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The Use of Enzymes in Medicine

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ESSAY- Skills I & J The Use of Enzymes in Medicine Enzymes are biological catalysts, which speed up the rate of a chemical reaction. They speed up the reaction by lowering the activation energy required to begin the reaction. Enzymes work at their optimum rates in specific temperatures and pH ranges. Enzymes are globular proteins with a tertiary structure, which determines the shape of its active site so they can only fit to one substrate molecule. When the active site of an enzyme and a substrate bind together, an enzyme- substrate complex is formed. As enzymes are never used up in a reaction this allows them to have several applications particularly in medicine. Enzymes can be used to detect specific changes, their properties allow them to be used in medicine for analysing, diagnosing and treating purposes. The most common use of enzymes in medicine is in biosensors. The biosensor used to detect diabetes is the most generic example of a commercial biosensor. Diabetes is a disorder when individuals are unable to produce enough insulin, which breaks down glucose. ...read more.


'Restriction enzymes are proteins that cut DNA molecules at precise sites to produce clearly defined fragments. It is this precision that allows chosen genes to be cut away from other genes so that they can be isolated'. (Ashall, 1994). The genes are then inserted into vectors, found in bacteria. The bacterium replicates itself to produces load of copies of the useful gene. This shows restriction enzymes are a very useful tool for molecular biology and are as much a part of DNA technology research as a saw is to carpentry. Restriction enzymes have not just proved to be beneficial in disorders lacking certain proteins but also proved to cure skin cancer. In 2004 a miracle took place for Mark Origer of Wisconsin. Mark had been diagnosed with skin cancer and was soon going to die. However a few months later his tumours had gone and he was now free from cancer. It was genetic engineering that saved his life and in particular restriction enzymes. Cells were taken from his body, and new genes were inserted using the enzyme creating T-cells, which could recognise and destroy the cancerous cells, they were then reinserted into his body. ...read more.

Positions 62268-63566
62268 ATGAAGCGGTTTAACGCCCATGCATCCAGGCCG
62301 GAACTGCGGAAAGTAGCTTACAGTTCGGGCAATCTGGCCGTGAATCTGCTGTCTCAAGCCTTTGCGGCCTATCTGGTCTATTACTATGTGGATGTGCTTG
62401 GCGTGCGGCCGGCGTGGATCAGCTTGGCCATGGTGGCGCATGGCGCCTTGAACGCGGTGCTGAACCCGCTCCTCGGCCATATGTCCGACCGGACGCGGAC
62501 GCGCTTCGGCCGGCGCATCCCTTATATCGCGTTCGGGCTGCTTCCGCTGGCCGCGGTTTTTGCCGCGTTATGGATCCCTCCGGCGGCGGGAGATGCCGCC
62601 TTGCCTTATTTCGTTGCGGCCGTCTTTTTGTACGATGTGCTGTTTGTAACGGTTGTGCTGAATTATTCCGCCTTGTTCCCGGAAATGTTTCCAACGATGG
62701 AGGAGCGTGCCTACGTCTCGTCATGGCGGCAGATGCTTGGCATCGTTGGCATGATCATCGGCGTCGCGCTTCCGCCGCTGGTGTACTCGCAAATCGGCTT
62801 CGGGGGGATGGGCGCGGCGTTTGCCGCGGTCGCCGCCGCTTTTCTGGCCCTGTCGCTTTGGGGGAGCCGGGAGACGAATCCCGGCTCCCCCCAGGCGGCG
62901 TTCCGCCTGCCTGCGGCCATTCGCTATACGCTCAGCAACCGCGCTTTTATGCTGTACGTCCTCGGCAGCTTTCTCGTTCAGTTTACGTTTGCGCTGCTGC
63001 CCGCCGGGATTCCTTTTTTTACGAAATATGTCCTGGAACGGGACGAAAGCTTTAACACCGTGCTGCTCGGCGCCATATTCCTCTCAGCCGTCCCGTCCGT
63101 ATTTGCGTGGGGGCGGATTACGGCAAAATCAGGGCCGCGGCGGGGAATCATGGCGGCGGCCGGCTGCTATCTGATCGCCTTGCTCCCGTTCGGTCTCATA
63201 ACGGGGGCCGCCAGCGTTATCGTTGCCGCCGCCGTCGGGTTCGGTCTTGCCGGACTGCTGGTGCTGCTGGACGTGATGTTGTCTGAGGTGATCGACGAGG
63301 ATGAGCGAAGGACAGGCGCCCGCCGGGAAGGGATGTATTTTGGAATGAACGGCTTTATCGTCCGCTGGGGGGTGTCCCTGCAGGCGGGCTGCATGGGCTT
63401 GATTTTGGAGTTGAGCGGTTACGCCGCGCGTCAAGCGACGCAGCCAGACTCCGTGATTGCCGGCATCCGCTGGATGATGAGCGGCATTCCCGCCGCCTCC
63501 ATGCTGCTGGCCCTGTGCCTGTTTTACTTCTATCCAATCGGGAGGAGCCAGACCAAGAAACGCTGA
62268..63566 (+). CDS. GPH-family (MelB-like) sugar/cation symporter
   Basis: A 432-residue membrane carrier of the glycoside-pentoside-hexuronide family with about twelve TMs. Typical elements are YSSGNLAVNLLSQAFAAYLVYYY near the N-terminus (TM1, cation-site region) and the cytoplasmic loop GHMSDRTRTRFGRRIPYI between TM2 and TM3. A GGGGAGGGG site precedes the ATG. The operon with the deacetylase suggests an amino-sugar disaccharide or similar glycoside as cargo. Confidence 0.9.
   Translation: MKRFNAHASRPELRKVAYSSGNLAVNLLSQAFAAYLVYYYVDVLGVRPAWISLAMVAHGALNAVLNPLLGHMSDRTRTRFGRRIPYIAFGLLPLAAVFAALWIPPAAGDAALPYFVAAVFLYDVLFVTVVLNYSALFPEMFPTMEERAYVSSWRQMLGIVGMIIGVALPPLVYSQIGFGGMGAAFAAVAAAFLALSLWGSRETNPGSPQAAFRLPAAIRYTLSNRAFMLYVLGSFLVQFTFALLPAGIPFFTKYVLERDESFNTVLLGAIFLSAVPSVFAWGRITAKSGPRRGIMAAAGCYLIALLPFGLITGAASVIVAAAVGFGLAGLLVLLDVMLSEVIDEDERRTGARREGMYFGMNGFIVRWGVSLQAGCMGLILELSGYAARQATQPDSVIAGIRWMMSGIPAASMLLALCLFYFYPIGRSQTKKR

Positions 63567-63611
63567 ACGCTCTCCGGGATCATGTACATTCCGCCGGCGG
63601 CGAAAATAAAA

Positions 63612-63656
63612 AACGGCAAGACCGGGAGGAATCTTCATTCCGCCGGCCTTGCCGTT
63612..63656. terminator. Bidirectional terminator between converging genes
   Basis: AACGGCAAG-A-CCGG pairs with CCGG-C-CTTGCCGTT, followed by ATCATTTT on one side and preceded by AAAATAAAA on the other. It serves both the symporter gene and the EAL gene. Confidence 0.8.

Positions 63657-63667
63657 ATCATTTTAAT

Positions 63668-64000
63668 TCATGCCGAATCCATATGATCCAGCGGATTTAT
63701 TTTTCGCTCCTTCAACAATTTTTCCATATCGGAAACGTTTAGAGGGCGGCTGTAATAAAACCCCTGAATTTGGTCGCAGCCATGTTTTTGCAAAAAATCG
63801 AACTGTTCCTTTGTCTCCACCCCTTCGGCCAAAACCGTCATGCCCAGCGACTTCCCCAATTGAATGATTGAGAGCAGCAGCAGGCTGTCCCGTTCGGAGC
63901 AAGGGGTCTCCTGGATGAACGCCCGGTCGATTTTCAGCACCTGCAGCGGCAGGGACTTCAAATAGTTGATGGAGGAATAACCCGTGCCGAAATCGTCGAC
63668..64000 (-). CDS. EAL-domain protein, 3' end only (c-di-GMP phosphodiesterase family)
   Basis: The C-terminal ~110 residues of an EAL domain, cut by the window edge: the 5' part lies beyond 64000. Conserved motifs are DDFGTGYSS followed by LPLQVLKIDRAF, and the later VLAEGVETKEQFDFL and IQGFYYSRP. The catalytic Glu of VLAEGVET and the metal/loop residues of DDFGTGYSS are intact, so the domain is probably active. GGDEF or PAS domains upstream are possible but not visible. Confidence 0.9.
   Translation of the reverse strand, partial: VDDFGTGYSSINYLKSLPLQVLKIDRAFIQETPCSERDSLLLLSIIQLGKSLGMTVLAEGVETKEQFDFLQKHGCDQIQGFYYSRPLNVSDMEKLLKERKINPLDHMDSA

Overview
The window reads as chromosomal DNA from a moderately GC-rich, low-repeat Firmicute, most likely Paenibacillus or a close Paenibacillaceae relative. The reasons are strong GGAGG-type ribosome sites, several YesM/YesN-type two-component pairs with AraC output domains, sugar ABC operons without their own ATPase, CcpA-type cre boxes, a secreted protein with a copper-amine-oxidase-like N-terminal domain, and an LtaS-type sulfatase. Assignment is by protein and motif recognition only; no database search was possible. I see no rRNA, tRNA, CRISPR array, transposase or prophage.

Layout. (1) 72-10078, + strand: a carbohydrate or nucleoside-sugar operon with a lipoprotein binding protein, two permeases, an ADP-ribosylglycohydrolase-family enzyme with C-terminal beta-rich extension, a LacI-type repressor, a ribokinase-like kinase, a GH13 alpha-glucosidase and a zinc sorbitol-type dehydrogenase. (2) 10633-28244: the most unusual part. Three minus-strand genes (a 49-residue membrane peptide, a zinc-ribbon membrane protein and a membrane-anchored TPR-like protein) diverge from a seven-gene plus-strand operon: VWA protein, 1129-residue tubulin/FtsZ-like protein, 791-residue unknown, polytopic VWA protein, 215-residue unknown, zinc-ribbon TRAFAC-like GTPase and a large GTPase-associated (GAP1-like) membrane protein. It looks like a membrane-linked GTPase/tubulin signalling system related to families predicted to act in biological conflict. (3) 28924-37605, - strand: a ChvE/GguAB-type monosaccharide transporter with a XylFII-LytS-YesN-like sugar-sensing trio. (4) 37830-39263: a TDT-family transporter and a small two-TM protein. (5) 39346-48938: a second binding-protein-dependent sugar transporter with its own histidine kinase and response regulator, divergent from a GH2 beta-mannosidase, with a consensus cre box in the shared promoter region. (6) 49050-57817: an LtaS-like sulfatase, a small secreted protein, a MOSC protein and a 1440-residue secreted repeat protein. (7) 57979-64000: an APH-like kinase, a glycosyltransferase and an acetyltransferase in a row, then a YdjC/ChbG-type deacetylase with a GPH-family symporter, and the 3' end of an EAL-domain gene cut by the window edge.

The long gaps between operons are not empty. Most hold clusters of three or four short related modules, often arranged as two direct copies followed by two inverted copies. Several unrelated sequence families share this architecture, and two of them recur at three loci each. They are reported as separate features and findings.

(http://www.webmd.com/digestive-disorders/Alanine-Aminotransferase-ALT). When the blood is tested it will prove if the liver is damaged. In order to reduce the amount of heart muscle damaged from a heart attack an enzyme called streptokinase is entered into the veins immediately after a heart attack. The enzyme stimulates extra production of plasmin. 'Plasmin is produced in the blood to break down fibrin, which is the major constituent of blood clots, therefore dissolving clots in the arteries of the heart wall'. (http://www.tiscali.co.uk/lifestyle/healthfitness/health_advice/netdoctor/archive/100002472.html). Using enzymes especially in genetic engineering has caused many moral and ethical issues to rise and in particular religions being concerned about 'playing God'. However enzymes have been used and are being used at present in medicine related applications whether it is to analyse or diagnose medical disorders or treat illnesses. Enzymes have helped to save many lives, and a large number of people are thankful to them without even knowing about them. The potential of scientific technology has not yet reached and the rate at which science and technology is developing currently, many more enzymes will be discovered which will probably end up helping in curing miraculous diseases. The above enzymes are just some from the list but will end up being trendsetters to many more enzymes. ...read more.

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